2) With the prior permission of the President
Answer Option: B
1. Such an ordinance has the same force as an act of the assembly. o Every such ordinance must be approved by the assembly within six weeks from its reassembly. He can also withdraw an ordinance at any time. o But, he cannot promulgate an ordinance when the assembly is dissolved or suspended. o Further, no such ordinance can be promulgated or withdrawn without the prior permission of the President.
Q8. Consider the following statements regarding office of the Attorney General (AG):
1) He must be a person who is qualified to be appointed a judge of the Supreme Court
2) He works under the Ministry of Law and Justice reporting to the Union Law Minister.
3) The term of office of the AG is fixed by the Constitution.
Answer Option A
1. He must be a citizen of India and he must have been a judge of some high court for five years or an advocate of some high court for ten years or an eminent jurist, in the opinion of the president. o He is an independent constitutional authority. o The term of office of the AG is not fixed by the Constitution. o Further, the Constitution does not contain the procedure and grounds for his removal. o He holds office during the pleasure of the president. o This means that he may be removed by the president at any time.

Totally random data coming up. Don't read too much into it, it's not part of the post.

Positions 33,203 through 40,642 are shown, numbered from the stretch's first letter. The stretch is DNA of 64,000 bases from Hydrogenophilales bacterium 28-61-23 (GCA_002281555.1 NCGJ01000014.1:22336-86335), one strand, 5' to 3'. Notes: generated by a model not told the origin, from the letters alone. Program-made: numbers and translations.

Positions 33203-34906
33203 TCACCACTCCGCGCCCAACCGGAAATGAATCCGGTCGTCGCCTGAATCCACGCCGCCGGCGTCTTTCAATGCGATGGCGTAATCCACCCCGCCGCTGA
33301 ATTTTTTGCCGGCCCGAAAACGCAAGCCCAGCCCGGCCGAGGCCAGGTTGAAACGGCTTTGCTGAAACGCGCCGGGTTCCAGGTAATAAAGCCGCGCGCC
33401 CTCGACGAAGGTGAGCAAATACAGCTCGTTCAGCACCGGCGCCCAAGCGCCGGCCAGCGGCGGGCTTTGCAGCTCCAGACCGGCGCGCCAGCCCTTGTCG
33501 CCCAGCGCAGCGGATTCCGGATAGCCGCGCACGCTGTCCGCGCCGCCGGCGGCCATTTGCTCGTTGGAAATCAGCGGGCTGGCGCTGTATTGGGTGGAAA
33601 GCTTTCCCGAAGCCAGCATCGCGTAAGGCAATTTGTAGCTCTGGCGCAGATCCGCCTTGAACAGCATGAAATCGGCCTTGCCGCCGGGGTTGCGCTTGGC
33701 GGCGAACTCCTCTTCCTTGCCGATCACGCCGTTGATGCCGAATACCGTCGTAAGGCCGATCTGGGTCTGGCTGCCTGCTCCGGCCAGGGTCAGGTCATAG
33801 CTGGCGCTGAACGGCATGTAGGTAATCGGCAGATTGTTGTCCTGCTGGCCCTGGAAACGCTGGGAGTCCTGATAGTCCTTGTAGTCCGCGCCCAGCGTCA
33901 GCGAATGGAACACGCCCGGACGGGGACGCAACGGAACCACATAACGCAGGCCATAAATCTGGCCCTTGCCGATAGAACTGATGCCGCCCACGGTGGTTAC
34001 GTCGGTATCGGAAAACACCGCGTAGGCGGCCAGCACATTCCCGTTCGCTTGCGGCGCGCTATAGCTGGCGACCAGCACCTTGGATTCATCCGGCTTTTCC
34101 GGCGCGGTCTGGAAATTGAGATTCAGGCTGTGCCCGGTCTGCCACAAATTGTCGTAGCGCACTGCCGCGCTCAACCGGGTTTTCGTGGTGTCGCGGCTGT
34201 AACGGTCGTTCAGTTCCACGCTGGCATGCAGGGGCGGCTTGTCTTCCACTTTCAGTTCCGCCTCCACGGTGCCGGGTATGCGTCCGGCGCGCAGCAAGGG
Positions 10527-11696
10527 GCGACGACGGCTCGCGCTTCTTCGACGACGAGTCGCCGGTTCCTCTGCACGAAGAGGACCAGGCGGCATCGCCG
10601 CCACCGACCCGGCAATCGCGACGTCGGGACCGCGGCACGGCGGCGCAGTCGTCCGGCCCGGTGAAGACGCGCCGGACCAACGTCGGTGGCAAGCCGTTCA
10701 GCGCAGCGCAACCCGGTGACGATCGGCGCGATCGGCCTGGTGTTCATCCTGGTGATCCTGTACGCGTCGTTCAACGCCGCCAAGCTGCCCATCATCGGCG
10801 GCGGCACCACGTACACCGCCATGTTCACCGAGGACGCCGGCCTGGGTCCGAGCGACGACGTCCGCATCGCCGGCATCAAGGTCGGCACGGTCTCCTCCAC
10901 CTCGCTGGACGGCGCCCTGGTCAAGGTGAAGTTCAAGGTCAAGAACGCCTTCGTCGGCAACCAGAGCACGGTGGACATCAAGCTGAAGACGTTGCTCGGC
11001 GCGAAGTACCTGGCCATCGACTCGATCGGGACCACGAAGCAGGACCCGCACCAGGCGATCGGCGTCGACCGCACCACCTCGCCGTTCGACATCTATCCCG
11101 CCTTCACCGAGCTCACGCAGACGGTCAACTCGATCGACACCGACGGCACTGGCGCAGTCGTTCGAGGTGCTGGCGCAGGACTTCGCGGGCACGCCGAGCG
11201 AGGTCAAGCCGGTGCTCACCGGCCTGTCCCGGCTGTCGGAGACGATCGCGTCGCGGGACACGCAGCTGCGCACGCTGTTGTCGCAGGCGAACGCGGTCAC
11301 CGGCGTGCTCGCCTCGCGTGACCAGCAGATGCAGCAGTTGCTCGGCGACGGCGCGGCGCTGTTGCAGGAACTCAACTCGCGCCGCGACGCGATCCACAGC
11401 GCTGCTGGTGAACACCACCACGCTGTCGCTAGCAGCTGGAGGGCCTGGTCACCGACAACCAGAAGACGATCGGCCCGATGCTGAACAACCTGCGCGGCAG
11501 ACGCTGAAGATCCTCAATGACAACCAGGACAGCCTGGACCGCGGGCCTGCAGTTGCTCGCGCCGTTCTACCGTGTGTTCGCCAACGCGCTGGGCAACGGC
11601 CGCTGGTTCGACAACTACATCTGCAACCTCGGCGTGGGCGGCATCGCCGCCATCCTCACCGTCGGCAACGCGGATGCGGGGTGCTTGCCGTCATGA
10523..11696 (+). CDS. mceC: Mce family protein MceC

Q9. Consider the following statements regarding One Nation, One Ration Card (ONORC) system:
1) The ONORC scheme is aimed at enabling migrant workers and their family members to buy subsidised ration from any fair price shop anywhere in the country under the National Food Security Act, 2013.
2) ONORC is based on technology that involves details of beneficiaries’ ration card, Aadhaar number, and electronic Points of Sale (ePoS).